Community health data: an important first step in ensuring good quality services for all
Bangladesh is an informal settlement in Nairobi. At the Bangladesh Community Health Unit, Mary Achieng gave birth to a bouncing baby boy, Michael Baraka, on 8.12.2016 weighing 4.1 kilograms. BCG and birth polio vaccinations were administered on the day of birth and they were given their next appointment a month later. Josephine, however, did not take the baby for the next appointment.
The Community Health Volunteer (CHV) had not been checking the mother-child booklet during her home visits and reported zero defaulters on child immunization among the households she was responsible for. In the same Community Health Unit, Mary Gideon missed her Antenatal Clinic appointment and the CHV was not aware and reported no defaulters for Antenatal Clinic visits. Both cases demonstrate how data quality is very easily compromised.
Trust in healthcare data begins with the accuracy and completeness of the data captured at household level. This should be collected by CHVs in official data collection and reporting tools. The quality of data should be of concern during the collection, analysis, and storage stages. Ensuring that data is trustworthy is part of ensuring quality in healthcare which is defined as the success of the health services in meeting the health-related needs of the population in a manner that is consistent with local goals and resource constraints.
Quality improvement (QI) is the approach used to achieve quality and is a component of performance management that involves continuous and cyclic processes for identifying gaps and implementing interventions to solve challenges. QI in healthcare can therefore be used as an approach aimed at achieving success in health service provision by meeting the needs of populations, promoting equity, and improving outcomes.
High quality data allows us to track change and is vital in community health to enable evidence based decision making with respect to problem identification gaps in performance of community health services and procurement of resources. In order for this to happen in community health services, regular collection of quality data by CHVs is needed.
Unfortunately, data quality is a gap in community health services in Kenya. In the REACHOUT programme, CHVs have reported that they often do not have the official Ministry of Health reporting tools; this makes them resort to using notebooks and other paper records. This compromises the quality of data because CHVs collect data irregularly and there is potential for the loss of data. There is also minimal supervision of CHVs which denies them the opportunity for capacity building and to talk things through when they have problems. Many CHVs lack training and have not received the CHV standard training package. The issue of high turnover of CHVs due to poor motivation affects household coverage, as there are not enough CHVs to cover all the people that they should. Finally, the voluntary nature of CHVs’ work sometimes causes their level of commitment to be questionable and the pressure often makes them fabricate data just to meet the expectation of writing reports as shown by this quote from the REACHOUT study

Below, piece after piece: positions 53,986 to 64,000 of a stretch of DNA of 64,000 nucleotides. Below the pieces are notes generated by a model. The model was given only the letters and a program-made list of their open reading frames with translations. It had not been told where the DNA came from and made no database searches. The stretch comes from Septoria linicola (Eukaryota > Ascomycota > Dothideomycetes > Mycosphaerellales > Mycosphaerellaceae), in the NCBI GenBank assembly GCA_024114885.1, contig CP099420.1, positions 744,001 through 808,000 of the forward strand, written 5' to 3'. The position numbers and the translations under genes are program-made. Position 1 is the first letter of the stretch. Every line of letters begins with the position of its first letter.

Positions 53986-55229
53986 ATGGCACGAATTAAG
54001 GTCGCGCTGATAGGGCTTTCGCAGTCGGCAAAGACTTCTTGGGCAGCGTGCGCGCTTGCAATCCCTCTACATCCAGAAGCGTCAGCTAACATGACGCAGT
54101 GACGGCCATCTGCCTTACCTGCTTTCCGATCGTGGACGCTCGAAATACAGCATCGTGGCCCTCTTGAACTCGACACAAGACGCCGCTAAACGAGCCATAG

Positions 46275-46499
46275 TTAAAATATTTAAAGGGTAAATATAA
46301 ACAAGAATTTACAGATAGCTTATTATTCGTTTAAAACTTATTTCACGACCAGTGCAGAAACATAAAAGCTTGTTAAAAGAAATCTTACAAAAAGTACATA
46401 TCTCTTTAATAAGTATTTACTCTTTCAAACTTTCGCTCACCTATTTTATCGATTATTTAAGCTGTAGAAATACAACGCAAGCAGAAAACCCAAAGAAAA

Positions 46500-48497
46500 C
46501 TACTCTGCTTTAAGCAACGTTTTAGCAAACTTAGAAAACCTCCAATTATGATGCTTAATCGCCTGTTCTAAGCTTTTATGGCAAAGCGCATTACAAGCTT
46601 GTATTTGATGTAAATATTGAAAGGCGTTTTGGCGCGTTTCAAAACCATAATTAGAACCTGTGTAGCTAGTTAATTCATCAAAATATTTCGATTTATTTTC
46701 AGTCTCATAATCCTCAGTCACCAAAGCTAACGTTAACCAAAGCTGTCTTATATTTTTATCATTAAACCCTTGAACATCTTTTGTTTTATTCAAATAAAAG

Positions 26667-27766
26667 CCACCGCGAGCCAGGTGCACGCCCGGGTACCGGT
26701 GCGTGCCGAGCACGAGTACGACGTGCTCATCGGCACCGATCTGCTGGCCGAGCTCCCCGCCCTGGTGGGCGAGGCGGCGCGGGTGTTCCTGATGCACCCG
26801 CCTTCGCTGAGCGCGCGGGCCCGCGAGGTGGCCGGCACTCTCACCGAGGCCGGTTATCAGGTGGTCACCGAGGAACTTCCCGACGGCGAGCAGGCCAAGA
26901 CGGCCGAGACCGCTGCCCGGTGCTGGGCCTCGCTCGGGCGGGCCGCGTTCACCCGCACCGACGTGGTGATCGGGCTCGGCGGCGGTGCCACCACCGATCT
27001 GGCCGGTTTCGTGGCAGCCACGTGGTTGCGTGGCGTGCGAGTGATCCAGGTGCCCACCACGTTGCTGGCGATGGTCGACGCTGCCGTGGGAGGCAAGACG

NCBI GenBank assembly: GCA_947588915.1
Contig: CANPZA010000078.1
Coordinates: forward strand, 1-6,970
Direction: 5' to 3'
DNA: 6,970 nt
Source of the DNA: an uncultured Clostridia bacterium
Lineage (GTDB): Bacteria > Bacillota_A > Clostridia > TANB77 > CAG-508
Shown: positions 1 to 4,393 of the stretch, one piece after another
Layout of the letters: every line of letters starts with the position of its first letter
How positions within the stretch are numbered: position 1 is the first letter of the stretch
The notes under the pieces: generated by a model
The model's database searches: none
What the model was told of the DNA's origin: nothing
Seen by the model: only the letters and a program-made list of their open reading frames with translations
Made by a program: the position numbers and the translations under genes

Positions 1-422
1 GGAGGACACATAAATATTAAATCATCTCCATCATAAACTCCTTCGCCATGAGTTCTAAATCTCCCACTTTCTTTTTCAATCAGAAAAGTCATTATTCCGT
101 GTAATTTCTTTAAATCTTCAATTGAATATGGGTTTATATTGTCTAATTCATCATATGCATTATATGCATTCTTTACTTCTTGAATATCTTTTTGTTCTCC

“…from the Data Quality Analysis I would clearly tell that some of them don’t understand the indicators; that was very apparent and I could also tell that some of them were cooking data because if you look at some data for three months, they have just been changing a two to a three; a three to a two or a one to a one.” (Sub County Health Records Officer)
The REACHOUT project has been working to maximize the equity, efficiency, and effectiveness of community health services. This has included providing CHVs with the tools that they need to do their job and training them in how to fill them in. They have also sensitized the community to the importance of record keeping and now enlightened community members keep the booklets handy whenever CHVs visit to see how they are faring. REACHOUT has also worked with health staff to improve supervision and assess the quality of the data that is being collected.
It is hoped that by embracing a culture of quality, community health service providers will appreciate the need for good quality data that they can use to make better decisions about services. High quality data at the community level should result in the integration of community health services with the rest of the health system.
The community serves as the foundation of health care giving and seeking and by supporting community health workers to collect and use data they can improve the quality of health care for all.
This article was first published at CHWCentral http://www.chwcentral.org/community-health-data-important-first-step-ensuring-good-quality-services-all-1
By Lynda Keeru